How Long Does It Take To Learn Italian?

Are you thinking of taking up Italian? This beautiful language has much to offer, as long as you pay attention to the details.

Italian takes around 600 hours to learn. A dedicated learner can reach fluency in a year, but most learners will need at least two. Italian is a relatively easy language to learn for English speakers. It has many new features, but its grammar is logical and its pronunciation is consistent.

Italian is a relatively easy language to learn for English speakers. It’s slightly more difficult than Spanish and not as easy as some Germanic languages like Swedish or Dutch.

Why Learning Italian Is Not As Difficult as You Think

It’s difficult to assess exactly how long it’ll take a person to learn any language. However, it’s possible to make estimates, and the best ones we have are those made by the Foreign Service Institute.

The FSI difficulty ranking groups languages in five groups of ascending difficulty, according to how long an English speaker will take to reach fluency in each language. Category V has the hardest languages, while Category I has the easiest.

And here’s the good news: Italian is in Category I.

According to the FSI, it takes 575-600 hours to reach fluency in Italian. This means that if you study two hours every day, five days a week, you’ll reach fluency in a little over a year.

However, the FSI assumes some rather intensive and immersive conditions for the learner. If you’re a dedicated learner, you might become fluent in a year, but most people will need at least two years to be able to have a basic conversation.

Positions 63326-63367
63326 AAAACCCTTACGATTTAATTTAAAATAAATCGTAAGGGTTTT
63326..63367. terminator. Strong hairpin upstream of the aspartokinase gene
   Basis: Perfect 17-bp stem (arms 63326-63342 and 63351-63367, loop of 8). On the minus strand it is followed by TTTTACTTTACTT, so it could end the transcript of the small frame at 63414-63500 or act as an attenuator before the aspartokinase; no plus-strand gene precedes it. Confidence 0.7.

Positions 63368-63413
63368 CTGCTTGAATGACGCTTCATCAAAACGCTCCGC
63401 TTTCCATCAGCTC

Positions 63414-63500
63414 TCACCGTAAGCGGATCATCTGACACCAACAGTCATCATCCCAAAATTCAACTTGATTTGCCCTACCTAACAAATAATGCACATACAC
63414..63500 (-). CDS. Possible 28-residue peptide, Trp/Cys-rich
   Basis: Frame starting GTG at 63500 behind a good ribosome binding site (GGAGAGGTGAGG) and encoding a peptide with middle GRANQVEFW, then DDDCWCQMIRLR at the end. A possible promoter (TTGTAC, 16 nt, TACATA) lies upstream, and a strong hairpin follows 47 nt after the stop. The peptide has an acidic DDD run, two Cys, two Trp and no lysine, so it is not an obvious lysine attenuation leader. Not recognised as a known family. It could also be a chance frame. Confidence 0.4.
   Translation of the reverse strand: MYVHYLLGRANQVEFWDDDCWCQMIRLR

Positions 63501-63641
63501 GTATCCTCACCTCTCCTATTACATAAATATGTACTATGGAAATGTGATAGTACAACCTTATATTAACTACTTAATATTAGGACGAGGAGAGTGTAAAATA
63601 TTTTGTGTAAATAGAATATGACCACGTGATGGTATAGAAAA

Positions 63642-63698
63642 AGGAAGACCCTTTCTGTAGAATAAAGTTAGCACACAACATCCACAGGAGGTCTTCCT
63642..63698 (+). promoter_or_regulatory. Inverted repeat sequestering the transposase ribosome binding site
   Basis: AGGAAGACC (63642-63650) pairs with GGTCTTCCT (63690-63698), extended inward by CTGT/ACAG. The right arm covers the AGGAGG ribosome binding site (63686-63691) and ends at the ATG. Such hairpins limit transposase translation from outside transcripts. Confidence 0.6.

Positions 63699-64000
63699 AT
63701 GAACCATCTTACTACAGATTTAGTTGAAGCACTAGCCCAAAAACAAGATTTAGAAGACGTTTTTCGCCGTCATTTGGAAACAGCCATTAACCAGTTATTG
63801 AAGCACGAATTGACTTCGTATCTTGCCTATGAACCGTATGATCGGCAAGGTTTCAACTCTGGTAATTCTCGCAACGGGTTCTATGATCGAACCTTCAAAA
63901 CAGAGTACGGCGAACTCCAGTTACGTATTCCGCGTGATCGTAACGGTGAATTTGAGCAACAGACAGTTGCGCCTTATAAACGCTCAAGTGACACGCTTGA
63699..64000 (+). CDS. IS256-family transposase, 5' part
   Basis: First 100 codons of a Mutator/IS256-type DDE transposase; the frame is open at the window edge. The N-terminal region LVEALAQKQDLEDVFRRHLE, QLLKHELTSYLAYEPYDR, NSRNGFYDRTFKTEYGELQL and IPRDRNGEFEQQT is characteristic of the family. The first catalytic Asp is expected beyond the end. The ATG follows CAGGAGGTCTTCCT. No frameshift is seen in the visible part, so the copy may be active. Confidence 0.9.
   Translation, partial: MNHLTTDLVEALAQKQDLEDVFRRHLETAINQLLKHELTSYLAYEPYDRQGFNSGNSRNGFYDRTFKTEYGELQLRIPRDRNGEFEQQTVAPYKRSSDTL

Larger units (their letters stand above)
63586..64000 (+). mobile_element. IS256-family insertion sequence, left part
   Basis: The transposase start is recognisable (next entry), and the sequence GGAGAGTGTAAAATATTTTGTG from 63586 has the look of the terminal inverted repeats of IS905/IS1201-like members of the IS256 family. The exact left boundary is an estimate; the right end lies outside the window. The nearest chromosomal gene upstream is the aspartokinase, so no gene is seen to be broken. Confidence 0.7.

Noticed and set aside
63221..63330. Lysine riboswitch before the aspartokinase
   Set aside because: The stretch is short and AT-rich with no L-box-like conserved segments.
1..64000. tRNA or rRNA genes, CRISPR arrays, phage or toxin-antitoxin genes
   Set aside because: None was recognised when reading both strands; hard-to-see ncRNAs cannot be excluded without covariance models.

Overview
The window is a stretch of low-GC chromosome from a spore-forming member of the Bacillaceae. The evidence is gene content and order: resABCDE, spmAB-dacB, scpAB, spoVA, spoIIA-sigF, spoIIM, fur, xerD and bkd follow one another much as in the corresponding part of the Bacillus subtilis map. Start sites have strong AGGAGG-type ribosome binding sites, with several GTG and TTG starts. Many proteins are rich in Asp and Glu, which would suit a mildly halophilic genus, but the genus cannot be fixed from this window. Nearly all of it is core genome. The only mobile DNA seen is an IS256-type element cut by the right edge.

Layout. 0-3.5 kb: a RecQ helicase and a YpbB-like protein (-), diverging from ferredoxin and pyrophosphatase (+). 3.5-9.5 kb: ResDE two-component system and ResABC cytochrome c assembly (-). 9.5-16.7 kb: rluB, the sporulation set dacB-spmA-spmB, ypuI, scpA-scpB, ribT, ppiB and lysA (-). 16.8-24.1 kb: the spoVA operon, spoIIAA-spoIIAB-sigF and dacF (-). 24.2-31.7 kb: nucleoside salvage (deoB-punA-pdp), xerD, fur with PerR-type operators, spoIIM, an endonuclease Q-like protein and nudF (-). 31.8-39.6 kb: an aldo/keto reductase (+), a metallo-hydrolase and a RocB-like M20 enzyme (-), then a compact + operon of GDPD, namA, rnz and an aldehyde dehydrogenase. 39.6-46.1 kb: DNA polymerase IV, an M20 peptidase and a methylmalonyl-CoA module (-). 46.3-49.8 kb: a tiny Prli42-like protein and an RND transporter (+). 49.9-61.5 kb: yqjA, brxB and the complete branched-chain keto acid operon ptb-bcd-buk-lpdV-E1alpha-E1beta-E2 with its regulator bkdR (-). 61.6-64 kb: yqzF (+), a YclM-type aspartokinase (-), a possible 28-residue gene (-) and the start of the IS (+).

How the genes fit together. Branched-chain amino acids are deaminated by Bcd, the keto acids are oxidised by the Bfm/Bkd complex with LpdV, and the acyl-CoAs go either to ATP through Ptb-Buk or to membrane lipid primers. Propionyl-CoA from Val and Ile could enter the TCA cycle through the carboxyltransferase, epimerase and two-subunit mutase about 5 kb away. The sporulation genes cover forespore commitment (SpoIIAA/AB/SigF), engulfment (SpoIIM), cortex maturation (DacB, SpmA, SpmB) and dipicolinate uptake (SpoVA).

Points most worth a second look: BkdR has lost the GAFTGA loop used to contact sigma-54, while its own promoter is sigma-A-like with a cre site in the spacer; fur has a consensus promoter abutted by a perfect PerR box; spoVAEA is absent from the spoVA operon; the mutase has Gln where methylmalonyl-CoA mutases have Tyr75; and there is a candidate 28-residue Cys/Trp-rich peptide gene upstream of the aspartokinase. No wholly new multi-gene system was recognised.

Is Italian Difficult?

Italian isn’t too difficult to learn for English speakers. Its verb conjugation system can be confusing at first, but it has a consistent pronunciation and a similar structure to English.

Being a Romance language, Italian has some tricky features that aren’t present in English. These may be confusing at first, but they get easier after you get the rules right. These features are:

  • Gendered nouns. As in other romance languages, Italian nouns have grammatical gender: masculine and feminine. Adjectives and articles are also gendered and must coincide with the noun.
  • Verb conjugation. English has very few verb inflections. However, in Italian, verbs are written differently depending on the person, number, and tense. And there are many tenses. There’s even a special tense for things that happened in the ancient past!
  • Italian is very irregular. There are rules and common forms for conjugating verbs in Italian. However, unlike its cousins like Spanish, Italian has a lot of exceptions. Knowing the rules will do most of the work, but you’ll have to memorize many special verbs.
  • Definite articles. Italian has several different definite articles, and they’re used very often.

Luckily, Italian also has some easy parts. It has the same word order as English: subject-verb-object.

Most Italian sounds are already present in English, with only a few additions. Its pronunciation is very consistent: if you know how to spell it, you know how to say it.

Final Thoughts

Italian is a solid choice if it’s your first time learning a second language. There are many details you’ll have to keep track of, but none of them are excessively difficult.

Learning Italian also opens the door to learning other Romance languages. After learning Italian, going for Spanish and Portuguese will be a cakewalk, and French will be much easier.